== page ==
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rovolution
06-28-2010, 11:28 PM
Hello all,


I have a huge question about setting normal vectors for coned surfaces.



So I have a piece of code where i want to draw a tree by approximating it with 4 triangles


glBegin( GL_TRIANGLES);
glColor3f(0, 1, 0);


double yval = 0.5;



//One triangle side
glTexCoord2f( leafRep/2,leafRep);
glVertex3f(0,1,0);

glNormal3f(-1, yval, -1);
glTexCoord2f(leafRep,0.0);
glVertex3f(-1,0,-1);

glNormal3f(1, yval,-1);
glTexCoord2f(0.0 ,0.0);
glVertex3f(1,0,-1);


glEnd();


glBegin( GL_TRIANGLES);

//another side


glNormal3f(0, 1, 0);
glTexCoord2f( leafRep/2,leafRep);
glVertex3f(0,1,0);


glNormal3f(1, yval,-1);
glTexCoord2f(leafRep,0.0);
glVertex3f(1,0,-1);



glNormal3f(1, yval, 1);
glTexCoord2f(0.0 ,0.0);
glVertex3f(1,0,1);


glEnd();


glBegin( GL_TRIANGLES);


//another side




glNormal3f(0, 1, 0);
glTexCoord2f( leafRep/2,leafRep);
glVertex3f(0,1,0);

glNormal3f(1, yval, 1);
glTexCoord2f(leafRep,0.0);
glVertex3f(1,0,1);

glNormal3f(-1, yval, 1);
glTexCoord2f(0.0 ,0.0);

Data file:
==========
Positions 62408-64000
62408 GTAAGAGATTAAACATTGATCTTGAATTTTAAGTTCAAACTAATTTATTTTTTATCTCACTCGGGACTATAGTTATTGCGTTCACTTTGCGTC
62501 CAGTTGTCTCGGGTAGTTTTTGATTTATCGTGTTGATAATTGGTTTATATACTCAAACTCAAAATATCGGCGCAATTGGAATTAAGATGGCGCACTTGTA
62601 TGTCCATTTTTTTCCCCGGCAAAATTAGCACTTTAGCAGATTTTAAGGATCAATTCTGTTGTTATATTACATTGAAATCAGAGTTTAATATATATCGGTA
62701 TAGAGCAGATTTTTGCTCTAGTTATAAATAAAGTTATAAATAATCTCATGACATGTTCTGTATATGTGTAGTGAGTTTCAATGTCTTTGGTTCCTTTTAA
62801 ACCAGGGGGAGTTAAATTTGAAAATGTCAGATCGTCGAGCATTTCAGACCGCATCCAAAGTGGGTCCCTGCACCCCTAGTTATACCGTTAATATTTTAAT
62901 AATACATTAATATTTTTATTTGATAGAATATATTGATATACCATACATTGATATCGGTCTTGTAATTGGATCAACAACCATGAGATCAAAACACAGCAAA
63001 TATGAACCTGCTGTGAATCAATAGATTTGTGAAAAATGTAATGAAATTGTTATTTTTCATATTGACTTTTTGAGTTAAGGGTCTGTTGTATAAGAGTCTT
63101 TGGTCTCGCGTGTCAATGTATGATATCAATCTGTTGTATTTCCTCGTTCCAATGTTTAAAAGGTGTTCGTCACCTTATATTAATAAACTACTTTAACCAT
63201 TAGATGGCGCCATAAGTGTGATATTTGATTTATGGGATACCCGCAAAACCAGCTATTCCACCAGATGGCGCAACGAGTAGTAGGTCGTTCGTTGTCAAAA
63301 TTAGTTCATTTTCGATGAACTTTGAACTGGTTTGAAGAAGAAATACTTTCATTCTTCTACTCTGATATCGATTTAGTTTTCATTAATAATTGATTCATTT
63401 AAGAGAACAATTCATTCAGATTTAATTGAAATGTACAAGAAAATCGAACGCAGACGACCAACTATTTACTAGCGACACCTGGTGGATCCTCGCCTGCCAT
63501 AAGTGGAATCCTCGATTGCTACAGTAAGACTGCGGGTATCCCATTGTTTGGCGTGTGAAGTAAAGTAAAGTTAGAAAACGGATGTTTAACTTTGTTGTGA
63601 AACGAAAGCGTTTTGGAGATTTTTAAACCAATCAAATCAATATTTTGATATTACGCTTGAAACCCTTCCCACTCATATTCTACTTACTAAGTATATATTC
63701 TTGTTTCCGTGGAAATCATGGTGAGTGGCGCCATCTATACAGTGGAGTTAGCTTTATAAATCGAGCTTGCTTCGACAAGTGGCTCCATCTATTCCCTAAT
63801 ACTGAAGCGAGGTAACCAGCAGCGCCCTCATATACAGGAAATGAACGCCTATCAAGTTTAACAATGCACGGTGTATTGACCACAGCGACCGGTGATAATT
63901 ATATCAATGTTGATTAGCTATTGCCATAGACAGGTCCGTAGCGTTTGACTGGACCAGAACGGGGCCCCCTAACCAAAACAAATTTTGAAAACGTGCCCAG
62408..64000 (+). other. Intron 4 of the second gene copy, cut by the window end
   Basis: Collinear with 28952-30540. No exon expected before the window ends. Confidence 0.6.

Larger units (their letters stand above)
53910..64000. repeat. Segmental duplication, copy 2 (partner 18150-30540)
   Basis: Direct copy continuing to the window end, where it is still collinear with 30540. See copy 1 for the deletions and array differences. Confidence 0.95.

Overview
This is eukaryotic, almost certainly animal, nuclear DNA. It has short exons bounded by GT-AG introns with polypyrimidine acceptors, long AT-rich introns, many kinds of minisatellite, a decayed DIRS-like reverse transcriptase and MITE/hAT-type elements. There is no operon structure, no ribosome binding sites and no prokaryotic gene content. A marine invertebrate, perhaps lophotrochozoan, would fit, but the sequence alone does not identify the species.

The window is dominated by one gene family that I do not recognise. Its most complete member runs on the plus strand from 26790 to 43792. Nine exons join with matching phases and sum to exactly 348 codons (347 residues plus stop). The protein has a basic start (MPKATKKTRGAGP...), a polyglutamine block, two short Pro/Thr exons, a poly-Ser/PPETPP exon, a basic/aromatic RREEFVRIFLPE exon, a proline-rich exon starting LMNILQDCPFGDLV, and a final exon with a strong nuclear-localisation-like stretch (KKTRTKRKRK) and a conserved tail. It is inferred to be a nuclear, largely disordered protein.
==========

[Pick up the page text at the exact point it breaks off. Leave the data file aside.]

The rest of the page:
glVertex3f(-1,0,1);

glEnd();




glBegin( GL_TRIANGLES);


//another side


glNormal3f(0, 1, 0);
glTexCoord2f( leafRep/2,leafRep);
glVertex3f(0,1,0);

glNormal3f(-1, yval, -1);
glTexCoord2f(leafRep,0.0);
glVertex3f(-1,0,-1);

glNormal3f(-1,yval,1);
glTexCoord2f(0.0 ,0.0);
glVertex3f(-1,0,1);


glEnd();


I have been told that i am setting the normals incorrectly.

So i went on the internet and found a number of tutorials on Gourad Shading and how I should calculate the normals for each triangular surface and then calculate the average of the surface normals that intersect at a particular vertice to get the proper normal vector for that vertice.

But then I was told this:


This technique is only necessary if all you know is the what the triangles
are. When an object is defined ONLY in terms of the triangles, then
Gouraud requires that you calculate the normals that way.

However, when drawing a cylinder or cone or some object which is
analytically defined, you don't have to do that because you KNOW what the
normal is. Using symmetry, it is very easy to show that the answer you
get when averaging the inidividual normals is in fact the true normal.

So the bottom line is if you apply the technique you outline, you will
laboriously calculate a normal which you can determine by inspection.



I do not understand how that applies to my code because i did not use any kind of parametic equation involving sins or cosines to generate my shape.

How would i properly calculate the normals for the vertices to show a "curved effect" without going through the whole averaging the surface normals technique?

Is there even such a way? Do i have to calculate the slope from the top of my tree to one of the edge vertices and then figure something out. I am really confused :(